Oblong Large Octavo album ca. 16x22,5 cm (6 ¼ x 9 in). 50 card stock leaves. With 100 mounted gelatin silver photos, all ca. 10,5x15 cm (4x6 in). All photos are mounted on the leaves within printed black frames; all are supplemented with printed numbers (from 1 to 100) and captions (on paper labels, mounted under the images). Period olive half sheep album with cloth boards; front board with a gilt-lettered title; marbled endpapers. Two printed paper labels, identifying the owner (“Hon. H. Scotland, Pahi”), and the history of the creation of the album, are mounted on the front pastedown endpaper. A paper leaf with printed presentation note tipped onto the front free endpaper. First leaf with a minor scratch and a very small hole on the mount, not affecting the images; mounts with occasional foxing, a few photos mildly faded, binding mildly rubbed on extremities, but overall a very good album of rare strong interesting photos.
Rare, historically significant collection of original photographs documenting the first official tour of the members of the New Zealand Parliament to the Cook Islands and several adjacent territories (Tahiti, Samoa, Tonga, Niue, Fiji, and Sunday Island). Thirty-three parliamentarians, headed by Charles H. Mills (1843-1923), then “Minister in Charge of the Islands Administration”, travelled from Wellington and Auckland on board the New Zealand “Union Steamship Co.’s” ship “Mapourika,” visiting Cook Islands (Rarotonga, Mangaia, Mauke, Atiu, Aitutaki, Penrhyn and Manihiki atolls), Tahiti (Papeete), Samoa (Tutuila, Apia), Niue, Tonga (Vavau, Nukualofa), Fiji (Suva, Levuka) and Sunday Island.
According to the printed note mounted on the front pastedown endpaper of the album, “the voyage, of which the accompanying photographs form a partial record, was undertaken in April-June, 1903, for the purpose of giving Members of the New Zealand Legislature an opportunity of seeing the Cook and other Islands, which were annexed to the colony in June, 1901. In all, fifteen islands were visited, eight of them being within the extended boundaries of New Zealand, and the remaining seven belonging to one or other of the adjacent groups – viz., Society Islands, Samoa, Tonga or Friendly Islands, and Fiji. The total distance travelled was 8015 miles, and the time occupied seven weeks. A detailed report on the visit will be found in Parliamentary Paper, 1903, A.-3B.”
The abovementioned official report was published under the title “Cook and Other Islands…” in the “Appendix to the Journals of the House of Representatives of New Zealand” (Wellington, 1903, Vol. 1, A-03B; full text available online at: paperspast.natlib.govt.nz ). According to the report, the parliamentarians were accompanied by “Mr. G.A. Read, Official Photographer, and Messrs. R.B. Walrond, H. Winkelmann, A.J. Wilkin, and G.H. Hicks, the photographers representing respectively the New Zealand Graphic, Auckland Weekly News, Canterbury Times, and Otago Witness” (Cook and Other Islands…, p. 2). National Library of New Zealand attributes the photos in the album to G.A. Read “of the New Zealand Government Printing and Stationery Department” and “Henry Winkelmann of Auckland ([images under] numbers 1, 38, 50-51, and 79)” (natlib.govt.nz).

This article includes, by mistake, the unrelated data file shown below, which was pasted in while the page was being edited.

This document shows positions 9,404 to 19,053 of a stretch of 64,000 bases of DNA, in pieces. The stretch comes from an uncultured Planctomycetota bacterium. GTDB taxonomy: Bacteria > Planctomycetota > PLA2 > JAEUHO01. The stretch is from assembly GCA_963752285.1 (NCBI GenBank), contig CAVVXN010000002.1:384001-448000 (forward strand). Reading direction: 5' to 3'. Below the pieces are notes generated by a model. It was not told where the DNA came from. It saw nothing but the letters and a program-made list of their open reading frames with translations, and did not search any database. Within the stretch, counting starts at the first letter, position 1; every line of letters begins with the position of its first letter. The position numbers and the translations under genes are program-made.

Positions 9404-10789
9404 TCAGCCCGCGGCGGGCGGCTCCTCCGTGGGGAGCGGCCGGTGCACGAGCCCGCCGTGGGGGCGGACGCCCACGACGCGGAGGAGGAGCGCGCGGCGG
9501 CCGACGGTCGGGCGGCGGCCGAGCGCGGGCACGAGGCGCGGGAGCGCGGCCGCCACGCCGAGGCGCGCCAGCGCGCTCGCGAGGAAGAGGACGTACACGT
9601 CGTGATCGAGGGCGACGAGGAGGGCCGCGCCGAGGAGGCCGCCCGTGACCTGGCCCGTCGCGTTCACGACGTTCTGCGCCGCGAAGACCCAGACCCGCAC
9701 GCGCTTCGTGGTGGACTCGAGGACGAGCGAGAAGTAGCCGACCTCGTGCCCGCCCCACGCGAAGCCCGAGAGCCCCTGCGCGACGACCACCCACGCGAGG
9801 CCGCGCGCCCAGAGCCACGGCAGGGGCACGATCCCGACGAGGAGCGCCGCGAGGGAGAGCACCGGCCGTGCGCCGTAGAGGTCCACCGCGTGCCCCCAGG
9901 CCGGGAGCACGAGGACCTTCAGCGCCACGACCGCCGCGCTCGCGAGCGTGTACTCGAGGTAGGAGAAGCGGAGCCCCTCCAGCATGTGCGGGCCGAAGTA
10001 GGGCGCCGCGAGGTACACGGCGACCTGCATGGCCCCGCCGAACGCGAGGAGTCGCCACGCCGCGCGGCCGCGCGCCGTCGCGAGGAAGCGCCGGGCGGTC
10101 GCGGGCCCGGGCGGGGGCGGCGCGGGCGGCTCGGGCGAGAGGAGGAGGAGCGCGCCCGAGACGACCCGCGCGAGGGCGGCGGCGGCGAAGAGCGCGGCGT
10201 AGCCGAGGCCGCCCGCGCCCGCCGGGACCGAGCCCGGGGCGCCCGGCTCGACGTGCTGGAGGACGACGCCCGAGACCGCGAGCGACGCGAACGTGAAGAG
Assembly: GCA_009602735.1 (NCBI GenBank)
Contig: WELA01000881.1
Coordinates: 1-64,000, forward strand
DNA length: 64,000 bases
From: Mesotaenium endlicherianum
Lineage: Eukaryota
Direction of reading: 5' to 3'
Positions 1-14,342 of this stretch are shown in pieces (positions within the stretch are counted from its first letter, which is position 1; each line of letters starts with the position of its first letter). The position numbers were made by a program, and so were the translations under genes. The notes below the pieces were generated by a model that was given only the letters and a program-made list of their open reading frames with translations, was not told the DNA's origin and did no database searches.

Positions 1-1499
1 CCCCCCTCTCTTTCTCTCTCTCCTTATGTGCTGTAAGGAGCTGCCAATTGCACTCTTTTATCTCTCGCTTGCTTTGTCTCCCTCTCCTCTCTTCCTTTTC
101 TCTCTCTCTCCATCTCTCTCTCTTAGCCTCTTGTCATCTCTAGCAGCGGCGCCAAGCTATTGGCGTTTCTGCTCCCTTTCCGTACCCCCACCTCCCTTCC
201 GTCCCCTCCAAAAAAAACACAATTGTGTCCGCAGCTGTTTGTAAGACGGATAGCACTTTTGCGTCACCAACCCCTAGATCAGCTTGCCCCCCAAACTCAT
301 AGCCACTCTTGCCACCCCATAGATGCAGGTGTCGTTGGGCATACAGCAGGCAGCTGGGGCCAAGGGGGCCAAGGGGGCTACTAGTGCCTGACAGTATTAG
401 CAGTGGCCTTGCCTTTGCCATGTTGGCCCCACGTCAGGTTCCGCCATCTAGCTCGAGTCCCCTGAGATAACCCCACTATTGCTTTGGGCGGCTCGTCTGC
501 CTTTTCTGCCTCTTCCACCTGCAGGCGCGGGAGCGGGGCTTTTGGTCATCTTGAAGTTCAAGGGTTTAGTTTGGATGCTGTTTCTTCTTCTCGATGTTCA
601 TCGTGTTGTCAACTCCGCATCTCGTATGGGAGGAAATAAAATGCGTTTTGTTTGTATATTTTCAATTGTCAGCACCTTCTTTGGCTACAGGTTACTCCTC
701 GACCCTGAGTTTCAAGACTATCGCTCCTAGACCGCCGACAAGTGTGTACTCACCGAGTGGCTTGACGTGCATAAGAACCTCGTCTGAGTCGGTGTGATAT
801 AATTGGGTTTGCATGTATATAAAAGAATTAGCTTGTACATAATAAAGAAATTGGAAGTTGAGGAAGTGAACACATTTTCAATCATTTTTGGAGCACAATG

Most likely, the albums were produced in a small copy run specially to be handed to the members of the New Zealand Parliament. Our copy includes a paper leaf with the following printed presentation note from the head of the tour, Charles H. Mills: “With Mr. Mill’s compliments, Minister’s Office, Cook and other Islands Administration, Wellington, N.Z.” Additional small printed label, mounted on the front pastedown endpaper, indicates that this album was intended for Hon. Henry Scotland, a long-time member of the New Zealand Legislative Council (1868-1910) and the father of a noted aviator James W.H. Scotland (1891-1963).
Out of one hundred photos in the album, fifty-three document the visit to the Cook Islands, including scenes of official ceremonies and dances and group portraits, taken in Rarotonga, Mangaia, Mauke, Aitutaki, Penrhyn and Manihiki. Among the local leaders featured are King Pa Maretu Ariki (1848-1906), Queen Makea Takau Ariki (1839-1911), Queen Tinomana Mereana Ariki (1848-1908), King Numangatini Tione Ariki (King John), King Nohoroa Ariki, as well as members of the travelling party, British resident officials, students and teachers of local boarding schools, and others. There are also views of a Christian mission station in Rarotoga and churches in Mangaia and Manihiki.
Other interesting photos show Tahiti (Pomare’s lighthouse, Captain Cook’s memorial, &c.), Pago Pago in American Samoa, Apia in what was then German Samoa (including two group portraits taken during the meeting with a Paramount Chief of Samoa Mata’afa Josefo, views of the wreck of German warship “Adler” and the grave of R.L. Stevenson), Niue (meeting with King Togia-Pulu-toaki, presentation of New Zealand Ensign, war dance, schoolhouse, &c.), Tonga (Neiafu village, Vavau harbour, entrance to the Cave of the Bats, group portrait with King George Tupou II in Nukualofa, King George’s Palace), Fiji (views of Suva, group portrait with the Governor of Fiji Sir Henry Jackson, French Catholic mission station in Naililili, views of Levuka), Sunday Island of the Kermadec Group (taken from the sea). Several photos made on board the “Mapourika” portray H.C. Mills and other parliamentarians “working out the position,” resting in folding chairs, looking at the approaching Rarotonga, posing in traditional pareus, &c. One photo portrays “Mapourika” Captain George Cramshaw and three officers. Overall a rare content-rich early visual source on the history of the Cook Islands and neighbouring countries of the South Pacific in the early 20th century.